Edge Cases

1) Empty String: len(str)= 0 = no tuples

2) Single String: len(str) == 2 tuples with len(args) == 1 element(s)

zip()
# []
zip('')
# []
zip('hi')
# [('h',), ('i',)]

Zip in Action!

1. Build a dictionary [2] out of two lists

keys = ["drink","band","food"]
values = ["La Croix", "Daft Punk", "Sushi"]

my_favorite = dict( zip(keys, values) )

my_favorite["drink"]
# 'La Croix'

my_faves = dict()
for i in range(len(keys)):
    my_faves[keys[i]] = values[i]
  • zip is an elegant, clear, & concise solution

2. Print columns in a table

"*" [3] is called "unpacking": f(*[arg1,arg2,arg3]) == f(arg1, arg2, arg3)

student_grades = [
[   'Morty'  ,  1   ,  "B"  ],
[   'Rick'   ,  4   ,  "A"  ],
[   'Jerry'  ,  3   ,  "M"  ],
[  'Kramer'  ,  0   ,  "F"  ],
]

row_1 = student_grades[0]
print row_1
# ['Morty', 1, 'B']

columns = zip(*student_grades)
names = columns[0]
print names
# ('Morty', 'Rick', 'Jerry', 'Kramer')

Extra Credit: Unzipping

zip(*args) is called “unzipping” because it has the inverse effect of zip

numbers = (1,2,3)
letters = ('a','b','c')

zipped = zip(numbers, letters)
print zipped
# [(1, 'a'), (2, 'b'), (3, 'c')]

unzipped = zip(*zipped)
print unzipped
# [(1, 2, 3), ('a', 'b', 'c')]
  • unzipped: tuple_1 = e1 of each zipped tuple. tuple_2 = e2 of each zipped

Footnotes

  1. An object capable of returning its members one at a time (ex. list [1,2,3], string 'I like codin', tuple (1,2,3), dictionary {'a':1, 'b':2})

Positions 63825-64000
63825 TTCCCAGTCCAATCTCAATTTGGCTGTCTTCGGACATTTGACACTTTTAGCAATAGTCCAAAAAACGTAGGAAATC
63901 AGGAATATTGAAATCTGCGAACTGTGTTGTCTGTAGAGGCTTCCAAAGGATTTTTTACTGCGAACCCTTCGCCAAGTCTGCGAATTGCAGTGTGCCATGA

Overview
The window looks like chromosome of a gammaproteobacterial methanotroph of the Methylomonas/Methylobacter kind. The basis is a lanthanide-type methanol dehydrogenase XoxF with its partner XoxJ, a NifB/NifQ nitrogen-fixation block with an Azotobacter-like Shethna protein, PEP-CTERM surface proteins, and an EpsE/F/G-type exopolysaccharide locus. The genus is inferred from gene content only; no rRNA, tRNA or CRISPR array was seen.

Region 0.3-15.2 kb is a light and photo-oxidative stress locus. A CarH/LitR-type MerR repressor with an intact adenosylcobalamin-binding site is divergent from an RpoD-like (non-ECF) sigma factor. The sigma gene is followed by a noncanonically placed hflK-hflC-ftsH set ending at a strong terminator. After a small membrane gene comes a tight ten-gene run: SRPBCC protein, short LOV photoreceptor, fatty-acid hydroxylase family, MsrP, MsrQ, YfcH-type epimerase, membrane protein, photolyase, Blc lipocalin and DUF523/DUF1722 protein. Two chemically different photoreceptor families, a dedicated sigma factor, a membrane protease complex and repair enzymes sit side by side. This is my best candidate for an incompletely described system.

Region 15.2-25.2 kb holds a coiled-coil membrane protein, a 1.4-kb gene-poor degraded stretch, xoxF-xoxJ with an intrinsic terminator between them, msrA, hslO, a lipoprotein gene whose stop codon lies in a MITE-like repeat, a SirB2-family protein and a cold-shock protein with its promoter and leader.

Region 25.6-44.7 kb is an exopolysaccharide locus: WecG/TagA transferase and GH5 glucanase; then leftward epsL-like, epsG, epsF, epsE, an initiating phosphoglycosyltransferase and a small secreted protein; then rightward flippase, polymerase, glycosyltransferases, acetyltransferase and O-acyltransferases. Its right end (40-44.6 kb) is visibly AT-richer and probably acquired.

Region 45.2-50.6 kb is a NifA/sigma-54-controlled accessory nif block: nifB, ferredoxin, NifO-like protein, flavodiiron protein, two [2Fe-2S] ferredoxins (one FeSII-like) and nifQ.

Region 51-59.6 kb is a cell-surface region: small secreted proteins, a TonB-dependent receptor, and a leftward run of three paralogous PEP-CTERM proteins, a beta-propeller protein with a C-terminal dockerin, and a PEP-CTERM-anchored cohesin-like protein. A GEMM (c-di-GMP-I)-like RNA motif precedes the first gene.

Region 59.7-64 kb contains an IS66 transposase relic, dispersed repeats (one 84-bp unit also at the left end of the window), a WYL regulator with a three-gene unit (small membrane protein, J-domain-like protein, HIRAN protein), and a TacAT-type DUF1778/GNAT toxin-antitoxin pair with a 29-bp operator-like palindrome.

2. {key1:value1, key2:value2...}
  3. “Unpacking” (*)

* Code:

# foo - function, returns sum of two arguments
def foo(x,y):
    return x + y
print foo(3,4)
# 7

numbers = [1,2]
print foo(numbers)
# TypeError: foo() takes exactly 2 arguments (1 given)

print foo(*numbers)
# 3

* took numbers (1 arg) and “unpacked” its’ 2 elements into 2 args

| improve this answer | |
13

In Python 3 zip returns an iterator instead and needs to be passed to a list function to get the zipped tuples:

x = [1, 2, 3]; y = ['a','b','c']
z = zip(x, y)
z = list(z)
print(z)
>>> [(1, 'a'), (2, 'b'), (3, 'c')]

Then to unzip them back just conjugate the zipped iterator:

x_back, y_back = zip(*z)
print(x_back); print(y_back)
>>> (1, 2, 3)
>>> ('a', 'b', 'c')

If the original form of list is needed instead of tuples:

x_back, y_back = zip(*z)
print(list(x_back)); print(list(y_back))
>>> [1,2,3]
>>> ['a','b','c']
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  • 1
    The question tag states Python 2.7; this is for Python 3. Besides, this answer already mentions this. – 0 0 May 27 '18 at 14:22
8

For the completeness's sake.

When zipped lists' lengths are not equal. The result list's length will become the shortest one without any error occurred

>>> a = [1]
>>> b = ["2", 3]
>>> zip(a,b)
[(1, '2')]
| improve this answer | |
1

I don't think zip returns a list. zip returns a generator. You have got to do list(zip(a, b)) to get a list of tuples.

x = [1, 2, 3]
y = [4, 5, 6]
zipped = zip(x, y)
list(zipped)
| improve this answer | |
  • 1
    The question tag states Python 2.7; this is for Python 3. Besides, this answer already mentions this. – 0 0 May 27 '18 at 14:21
0

It's worth adding here as it is such a highly ranking question on zip. zip is great, idiomatic Python - but it doesn't scale very well at all for large lists.

Instead of:

books = ['AAAAAAA', 'BAAAAAAA', ... , 'ZZZZZZZ']
words = [345, 567, ... , 672]

for book, word in zip(books, words):
   print('{}: {}'.format(book, word))

Use izip. For modern processing, it stores it in L1 Cache memory and is far more performant for larger lists. Use it as simply as adding an i:

for book, word in izip(books, words):
   print('{}: {}'.format(book, word))
| improve this answer | |